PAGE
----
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Oak Cliff Mardi Gras parade
Oak Cliff Mardi Gras parade
Melissa Hennings

Best Things To Do in Dallas This Weekend


Friday

Giacomo Puccini’s opera Manon Lescaut contains one of the most spirited, individualistic, timeless and tragic female protagonists in the repertory. The young Manon ultimately finds herself pulled between two mutually exclusive paths: a glitzy life of luxury or true love. The result is intensely discouraging, and at once both obvious and startling. Manon Lescaut is sung in Italian, accompanied by English supertitles. There are four performances: at 7:30 p.m. Friday, Wednesday and Saturday, March 1, 6 and 9, and 2 p.m. Sunday, March 3. All take place at the Winspear Opera House, 2403 Flora St. Tickets start at $19. Find more info at dallasopera.org. Jonathan Patrick

Patio furniture, flooring, garden supplies, remodeling plans: Spring’s coming, so it’s time for homeowners to start getting prepped for the season of yard work and home upgrades. A home you own isn’t just a place to live. It’s an endless time sink and wallet suck that consume you. OK, so we rent and feel pretty smug about it sometimes — particularly spring weekends, when we’re out drinking while the rest of the city does lawn maintenance. Homeowners can also do things like check out the Dallas Home and Garden Show, a three-day convention of vendors, advice and tips for prettying up the old homestead. Fun! The show runs March 1-3 at Dallas Market Hall, 2200 Stemmons Freeway. Hours are 2-6 p.m. Friday, 10 a.m.-6 p.m. Saturday and 11 a.m.-5 p.m. Sunday. Tickets are $10, with discounts for kids, old people and members of the military. Find tickets and more information at texashomeandgarden.com/dallas-spring-2019/. Patrick Williams

The House on Haunted Hill exists in that place where so many old horror movies are allowed to rest: critically acclaimed for a mix between camp and creepiness and given a certain amount of respect because it was novel at the time, not necessarily because it was good. It’s certainly not bad. The appearance of Vincent Price ensures that. But it’s probably best viewed with your tongue planted in your cheek, which is exactly the dress code for The House on Haunted Hill: A Mocky Horror Show at 11:15 p.m. Friday and Saturday at Pocket Sandwich Theater, 5400 E. Mockingbird Lane. Comedians Liz Barksdale, Danny Gallagher and Bryan Hickey pepper the cult classic with cutting takes, snide asides and opportunities for audience participation. Tickets are $15 at pocketsandwich.com. Jennifer Davis-Lamm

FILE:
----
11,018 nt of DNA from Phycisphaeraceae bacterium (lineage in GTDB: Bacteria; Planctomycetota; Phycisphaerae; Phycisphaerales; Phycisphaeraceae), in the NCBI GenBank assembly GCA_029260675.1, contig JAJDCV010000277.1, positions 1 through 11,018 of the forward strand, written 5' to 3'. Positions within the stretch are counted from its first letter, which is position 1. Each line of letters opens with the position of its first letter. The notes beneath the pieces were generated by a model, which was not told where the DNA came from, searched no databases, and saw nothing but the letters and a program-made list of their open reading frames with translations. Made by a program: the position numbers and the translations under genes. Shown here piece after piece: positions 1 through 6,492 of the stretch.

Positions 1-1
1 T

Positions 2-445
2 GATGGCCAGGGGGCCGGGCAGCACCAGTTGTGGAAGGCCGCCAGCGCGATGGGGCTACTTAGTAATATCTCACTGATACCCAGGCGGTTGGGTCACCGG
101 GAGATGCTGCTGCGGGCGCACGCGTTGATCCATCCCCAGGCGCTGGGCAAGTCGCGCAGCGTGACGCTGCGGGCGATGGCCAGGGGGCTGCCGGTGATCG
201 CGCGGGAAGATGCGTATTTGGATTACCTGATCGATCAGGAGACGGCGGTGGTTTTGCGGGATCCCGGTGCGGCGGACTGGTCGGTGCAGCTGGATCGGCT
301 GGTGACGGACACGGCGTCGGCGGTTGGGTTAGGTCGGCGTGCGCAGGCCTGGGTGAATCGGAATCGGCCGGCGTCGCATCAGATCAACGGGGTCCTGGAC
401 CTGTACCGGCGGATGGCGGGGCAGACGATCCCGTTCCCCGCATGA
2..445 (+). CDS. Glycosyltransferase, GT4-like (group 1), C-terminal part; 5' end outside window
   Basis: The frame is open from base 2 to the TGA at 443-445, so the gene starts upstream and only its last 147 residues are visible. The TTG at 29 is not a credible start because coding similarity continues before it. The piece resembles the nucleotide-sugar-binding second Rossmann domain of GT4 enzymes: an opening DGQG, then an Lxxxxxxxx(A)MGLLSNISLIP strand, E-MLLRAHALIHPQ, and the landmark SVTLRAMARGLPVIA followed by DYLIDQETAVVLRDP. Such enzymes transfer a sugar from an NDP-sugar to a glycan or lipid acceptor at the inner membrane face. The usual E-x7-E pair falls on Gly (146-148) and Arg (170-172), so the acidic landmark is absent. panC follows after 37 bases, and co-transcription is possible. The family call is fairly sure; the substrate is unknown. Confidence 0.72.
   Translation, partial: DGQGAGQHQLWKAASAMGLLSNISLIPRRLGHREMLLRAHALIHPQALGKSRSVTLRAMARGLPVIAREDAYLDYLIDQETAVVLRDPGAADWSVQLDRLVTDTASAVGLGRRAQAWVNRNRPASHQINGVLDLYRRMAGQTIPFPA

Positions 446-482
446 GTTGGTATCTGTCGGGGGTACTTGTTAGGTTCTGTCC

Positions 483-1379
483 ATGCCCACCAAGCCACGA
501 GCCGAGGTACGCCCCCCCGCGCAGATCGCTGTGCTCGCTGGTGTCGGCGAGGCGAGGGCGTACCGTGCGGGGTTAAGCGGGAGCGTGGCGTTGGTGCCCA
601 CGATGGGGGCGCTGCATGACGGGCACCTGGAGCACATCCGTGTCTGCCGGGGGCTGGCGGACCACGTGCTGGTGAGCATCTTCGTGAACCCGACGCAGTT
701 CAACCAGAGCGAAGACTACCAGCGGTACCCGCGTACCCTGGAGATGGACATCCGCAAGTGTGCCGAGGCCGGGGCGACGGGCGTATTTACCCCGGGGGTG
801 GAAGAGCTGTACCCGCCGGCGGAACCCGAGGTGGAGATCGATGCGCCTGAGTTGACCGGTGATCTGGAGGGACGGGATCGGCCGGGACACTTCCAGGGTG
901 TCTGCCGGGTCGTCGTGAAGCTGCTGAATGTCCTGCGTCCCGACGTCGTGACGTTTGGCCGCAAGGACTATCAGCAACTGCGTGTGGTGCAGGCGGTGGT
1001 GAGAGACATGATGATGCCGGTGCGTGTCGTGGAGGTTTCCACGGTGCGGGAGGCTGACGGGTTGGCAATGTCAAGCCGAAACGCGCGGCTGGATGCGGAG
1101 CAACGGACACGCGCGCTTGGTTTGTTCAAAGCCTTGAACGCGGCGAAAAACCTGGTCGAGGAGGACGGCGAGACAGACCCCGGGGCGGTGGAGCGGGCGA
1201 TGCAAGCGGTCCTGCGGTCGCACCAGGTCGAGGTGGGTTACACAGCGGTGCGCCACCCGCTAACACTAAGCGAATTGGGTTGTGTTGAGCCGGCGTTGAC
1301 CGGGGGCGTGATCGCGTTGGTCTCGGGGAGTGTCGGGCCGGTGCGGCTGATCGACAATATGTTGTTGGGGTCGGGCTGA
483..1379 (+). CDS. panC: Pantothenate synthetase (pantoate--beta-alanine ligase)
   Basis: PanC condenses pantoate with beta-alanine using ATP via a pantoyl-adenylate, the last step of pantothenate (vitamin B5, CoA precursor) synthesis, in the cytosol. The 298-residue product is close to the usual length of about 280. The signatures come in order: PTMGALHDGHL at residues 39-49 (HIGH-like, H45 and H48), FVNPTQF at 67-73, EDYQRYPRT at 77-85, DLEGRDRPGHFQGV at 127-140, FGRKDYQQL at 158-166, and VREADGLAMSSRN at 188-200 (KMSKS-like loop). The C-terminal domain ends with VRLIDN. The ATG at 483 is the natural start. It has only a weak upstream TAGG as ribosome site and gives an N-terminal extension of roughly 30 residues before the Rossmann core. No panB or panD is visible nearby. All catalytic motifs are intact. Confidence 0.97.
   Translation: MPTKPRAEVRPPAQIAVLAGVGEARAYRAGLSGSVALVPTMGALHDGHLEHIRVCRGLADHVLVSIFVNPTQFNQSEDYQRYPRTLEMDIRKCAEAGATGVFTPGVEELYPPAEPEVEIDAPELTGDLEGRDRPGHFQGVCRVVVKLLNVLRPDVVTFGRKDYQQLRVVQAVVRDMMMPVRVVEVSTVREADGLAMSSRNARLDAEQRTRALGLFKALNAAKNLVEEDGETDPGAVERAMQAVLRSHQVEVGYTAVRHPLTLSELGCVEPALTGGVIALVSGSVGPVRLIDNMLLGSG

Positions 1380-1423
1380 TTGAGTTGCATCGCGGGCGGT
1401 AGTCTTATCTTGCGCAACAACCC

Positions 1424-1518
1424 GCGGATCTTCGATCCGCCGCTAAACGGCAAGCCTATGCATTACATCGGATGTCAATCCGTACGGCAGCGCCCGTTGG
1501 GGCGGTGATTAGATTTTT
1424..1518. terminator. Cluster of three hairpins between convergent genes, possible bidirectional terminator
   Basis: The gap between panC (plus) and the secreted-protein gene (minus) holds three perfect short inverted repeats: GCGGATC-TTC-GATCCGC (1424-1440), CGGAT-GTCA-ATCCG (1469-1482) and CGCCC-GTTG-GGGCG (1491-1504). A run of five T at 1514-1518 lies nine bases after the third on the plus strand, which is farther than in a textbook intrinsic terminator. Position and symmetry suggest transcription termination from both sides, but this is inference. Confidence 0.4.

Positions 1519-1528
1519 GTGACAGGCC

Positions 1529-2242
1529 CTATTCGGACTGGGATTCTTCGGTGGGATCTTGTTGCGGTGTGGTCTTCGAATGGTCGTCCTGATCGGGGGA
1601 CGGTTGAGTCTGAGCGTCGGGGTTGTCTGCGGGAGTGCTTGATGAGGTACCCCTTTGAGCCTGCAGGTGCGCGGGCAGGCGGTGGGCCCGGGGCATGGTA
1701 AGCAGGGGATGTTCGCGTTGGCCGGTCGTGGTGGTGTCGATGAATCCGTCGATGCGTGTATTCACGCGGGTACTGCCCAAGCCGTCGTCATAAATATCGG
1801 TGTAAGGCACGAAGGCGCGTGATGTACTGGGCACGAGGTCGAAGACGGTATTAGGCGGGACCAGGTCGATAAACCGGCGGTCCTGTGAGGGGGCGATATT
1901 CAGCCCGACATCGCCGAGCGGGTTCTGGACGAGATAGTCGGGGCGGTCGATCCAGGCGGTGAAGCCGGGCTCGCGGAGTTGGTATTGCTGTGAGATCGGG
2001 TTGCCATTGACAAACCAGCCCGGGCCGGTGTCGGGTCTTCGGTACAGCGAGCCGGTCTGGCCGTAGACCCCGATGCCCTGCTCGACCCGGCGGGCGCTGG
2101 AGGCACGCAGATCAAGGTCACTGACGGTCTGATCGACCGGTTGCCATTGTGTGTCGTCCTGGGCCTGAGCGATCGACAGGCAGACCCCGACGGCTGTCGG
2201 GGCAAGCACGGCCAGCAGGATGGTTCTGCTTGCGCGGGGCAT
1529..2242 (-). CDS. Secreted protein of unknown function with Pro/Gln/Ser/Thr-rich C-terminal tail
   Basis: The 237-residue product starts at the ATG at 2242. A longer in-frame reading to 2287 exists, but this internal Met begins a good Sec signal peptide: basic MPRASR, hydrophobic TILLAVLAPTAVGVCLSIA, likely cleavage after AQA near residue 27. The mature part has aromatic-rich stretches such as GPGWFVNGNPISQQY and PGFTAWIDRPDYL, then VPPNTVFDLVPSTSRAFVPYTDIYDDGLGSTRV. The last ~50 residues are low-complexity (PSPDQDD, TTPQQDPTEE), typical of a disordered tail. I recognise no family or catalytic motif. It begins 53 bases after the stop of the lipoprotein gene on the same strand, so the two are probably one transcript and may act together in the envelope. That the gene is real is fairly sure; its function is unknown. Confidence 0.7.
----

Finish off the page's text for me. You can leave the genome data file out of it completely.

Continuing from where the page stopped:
Lionel Richie is easy like Sunday morning but will make his next local appearance on a Friday. That evening he will play a show at the Global Event Center at WinStar World Resort and Casino. Despite launching a new home decor collection sold exclusively at JC Penney, the longtime crooner isn't giving up his day job. 9 p.m. Friday at WinStar Casino, 777 Casino Ave., Thackerville, Oklahoma, $95 and up. Jeff Strowe

Metric kicked off a huge co-headlining tour through the U.S. earlier this month with Zoé. The Canadian indie-rockers just released a seventh studio album, Art of Doubt. Zoé recently won a Grammy for Best Latin Rock, Urban Or Alternative Album for Aztlán. Last year they were nominated for three Latin Grammy awards. With July Talk, 7 p.m. Friday at South Side Ballroom, 1135 S. Lamar St., $41. Diamond Rodrigue

What's left of the Zombies is still worth seeing in 2019. The key duo of Rod Argent and Colin Blunstone are joined by three apt players to perform the joyous psychedelic pop of yesteryear. Normally the band plays bigger venues, but for this sold-out show, it's at the wonderfully intimate Kessler. The band is not some oldies hits revue. Expect to hear the radio hits, but plenty of album cuts people have loved, like "Care of Cell 44" and "I Want Her She Wants Me," as well as Argent songs. This is definitely a great opportunity to see music from the 1960s that still resonates. With Liz Brasher, 8 p.m. Friday at The Kessler. 1230 W. Davis St., sold out. Eric Grubbs

In the early days of his band, Car Seat Headrest, Will Toledo would often find himself screaming vocals into a microphone from the safety of a church parking lot, so as not to wake his parents, whom he lived with at the time. The band’s come a long way since then, and their latest project seeks to rectify some of the once necessary haphazardness of one of their first outings. Released last February, Twin Fantasy (Face to Face) is a rerecording of an album Toledo originally released on Bandcamp in 2011. Featuring reworked lyrics and much improved production quality, the update does justice to the original’s hybrid of existentially harrowing self-reflection and hyper-literate indie pop. Showcasing a more confident Toledo, Car Seat Headrest added 19 more cities to their tour last October, with Dallas being the second-to-last stop. They’ll be playing onstage as a seven-piece band, bringing opening act Naked Giants on to man additional instruments as well. Assuming Toledo has paced himself over the course of his last 63 tour dates, this show’s more than worth the price of admission. With Naked Giants, 7 p.m. Friday at Canton Hall, 2727 Canton St., $20 and up at ticketfly.com. Nicholas Bostick

Saturday